A federal court may not grant relief "simply because that court concludes in its independent judgment that the relevant state court-decision applied clearly established federal law erroneously or incorrectly." Id. at 411. Rather, the state court's application must have been "objectively unreasonable." Id. at 409. "[A] determination of a factual issue made by a State court shall be presumed to be correct," and "[t]he applicant shall have the burden of rebutting the presumption of correctness by clear and convincing evidence." 28 U.S.C. § 2254(e)(1).

B. Lesser Included Offense Jury Charge*fn2

While there is a constitutional right to a lesser included offense charge in capital cases, see Beck v. Alabama, 447 U.S. 625, 638 (1980), the Supreme Court has specifically declined to rule on "whether the Due Process Clause would require the giving of such instructions in a non-capital case." Id. at 638 n.14 (emphasis added). Thus, applying Teague v. Lane, whichbars the announcement of a new constitutional rule in the context of habeas review, see 489 U.S. 288, 308--10 (1989), "[t]he Second Circuit . . . has held habeas relief unavailable for a failure to charge a lesser included offense in non-capital cases." Lisojo v. Rock, 2010 WL 1223086, at *29 (S.D.N.Y. Mar. 31, 2010) (citing Jones v. Hoffman, 86 F.3d 46, 48 (2d Cir. 1996); see also Hendrie v. Green, 2010 WL 786467, at *9--10 (N.D.N.Y. Mar. 3, 2010); Mercado v. Conway, 2009 WL 2157002, at *5 (W.D.N.Y. July 15, 2009); Caimite v. Fischer, 2009 WL 236917, at *9 (E.D.N.Y. Feb. 2, 2009). Petitioner's first claim for relief is therefore not cognizable under § 2254.

Notwithstanding Teague's holding, Petitioner's claim of error in the trial court's refusal to issue the requested lesser included manslaughter charge is without merit and fails as a matter of law. In order to prevail on this claim, a petitioner must first demonstrate that the instruction was required by the relevant state law. See Jackson v. Edwards, 404 F.3d 612, 621 (2d Cir. 2005). "Under New York law, the jury may be instructed on a lesser included offense only if, under any reasonable view of the evidence as seen in the light most favorable to defendant, a jury could find that the defendant committed the lesser offense but not the greater offense." Baker v. Lempke, 2010 WL 1730034, at *10 (N.D.N.Y. Apr. 26, 2010) (emphasis added) (citing N.Y. CRIM. PROC. LAW § 300.50[1]; People v. Randolph, 81 N.Y.2d 868, 869 (1993)).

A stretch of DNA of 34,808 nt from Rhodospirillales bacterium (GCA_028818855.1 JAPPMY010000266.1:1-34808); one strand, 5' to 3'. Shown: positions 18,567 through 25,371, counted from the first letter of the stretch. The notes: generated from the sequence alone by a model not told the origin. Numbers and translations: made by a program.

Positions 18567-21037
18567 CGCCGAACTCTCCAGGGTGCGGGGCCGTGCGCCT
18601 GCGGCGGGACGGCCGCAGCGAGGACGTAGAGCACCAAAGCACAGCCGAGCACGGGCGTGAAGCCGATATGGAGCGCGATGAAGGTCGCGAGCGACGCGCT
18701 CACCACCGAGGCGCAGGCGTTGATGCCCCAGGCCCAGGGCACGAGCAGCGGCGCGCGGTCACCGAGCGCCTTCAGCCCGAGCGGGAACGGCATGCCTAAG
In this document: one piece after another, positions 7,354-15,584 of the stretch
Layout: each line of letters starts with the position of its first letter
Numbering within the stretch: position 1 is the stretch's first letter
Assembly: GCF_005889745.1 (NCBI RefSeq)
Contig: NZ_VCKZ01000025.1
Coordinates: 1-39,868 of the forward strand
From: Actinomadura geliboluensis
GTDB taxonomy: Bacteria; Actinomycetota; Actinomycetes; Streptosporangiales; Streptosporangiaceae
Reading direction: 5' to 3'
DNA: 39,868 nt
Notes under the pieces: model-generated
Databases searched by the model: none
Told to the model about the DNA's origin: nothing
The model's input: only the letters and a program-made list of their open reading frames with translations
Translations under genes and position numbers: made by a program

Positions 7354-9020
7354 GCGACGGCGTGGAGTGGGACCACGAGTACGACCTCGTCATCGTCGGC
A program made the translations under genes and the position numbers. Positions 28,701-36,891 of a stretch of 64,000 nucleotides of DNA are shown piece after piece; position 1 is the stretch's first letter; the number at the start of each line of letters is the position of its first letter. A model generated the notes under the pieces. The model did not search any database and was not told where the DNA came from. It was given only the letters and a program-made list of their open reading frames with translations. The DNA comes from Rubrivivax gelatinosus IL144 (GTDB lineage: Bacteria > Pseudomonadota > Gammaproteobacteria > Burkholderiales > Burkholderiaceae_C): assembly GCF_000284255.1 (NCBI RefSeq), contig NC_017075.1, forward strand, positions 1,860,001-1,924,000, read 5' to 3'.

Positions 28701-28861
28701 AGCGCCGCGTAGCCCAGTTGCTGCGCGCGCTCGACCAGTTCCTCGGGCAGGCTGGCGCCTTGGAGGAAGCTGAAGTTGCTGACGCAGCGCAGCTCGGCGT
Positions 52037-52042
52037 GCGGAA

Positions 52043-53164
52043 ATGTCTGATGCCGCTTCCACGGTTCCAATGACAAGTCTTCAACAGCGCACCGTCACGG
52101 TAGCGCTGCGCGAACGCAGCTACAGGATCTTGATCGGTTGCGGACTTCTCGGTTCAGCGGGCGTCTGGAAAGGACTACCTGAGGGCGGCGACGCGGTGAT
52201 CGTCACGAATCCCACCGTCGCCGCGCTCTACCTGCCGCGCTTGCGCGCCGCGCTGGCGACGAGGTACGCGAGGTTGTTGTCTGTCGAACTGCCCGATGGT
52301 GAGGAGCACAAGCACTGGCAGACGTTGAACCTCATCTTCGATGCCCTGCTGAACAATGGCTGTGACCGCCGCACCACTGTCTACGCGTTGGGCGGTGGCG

Second Degree Murder, the "greater offense" with which Petitioner was charged, occurs when, "[u]nder circumstances evincing a depraved indifference to human life, [a person] recklessly engages in conduct which creates a grave risk of death to another person, and thereby causes the death of another person . . . ." N.Y. PENAL LAW § 125.25[2]. Second Degree Manslaughter, in contrast, has no "depraved indifference" requirement, and occurs when a person "recklessly causes the death of another person." N.Y. PENAL LAW § 125.15[1]. "Depraved indifference" is defined as conduct so "wanton, so deficient in a moral sense of concern, so devoid of regard of the life or lives of others, and so blameworthy as to warrant the same criminal liability as that which the law imposes upon a person who intentionally causes the death of another." People v. Suarez, 6 N.Y.3d 202, 202--03 (2005).

Here, Petitioner confessed to firing into a crowd of people, and the prosecution corroborated this at trial through both eyewitness testimony and forensic evidence. (See Tr. 571-- 73.) Firing into a crowd is a "quintessential example[]" of the "utter disregard for the value of human life" necessary for a Second Degree Murder conviction under a depraved indifference theory. See Suarez, 6 N.Y.3d at 214 (citing People v. Jernatowski, 238 N.Y. 188 (1924)). As such, no reasonable jury could have failed to find that Petitioner committed this "greater offense." See N.Y. CRIM. PROC. LAW § 300.50[1]; Randolph, 81 N.Y.2d 868 at 869. Accordingly, Petitioner cannot demonstrate that the trial court erred in declining to give the lesser included offense charge. See Jackson, 404 F.3d at 621.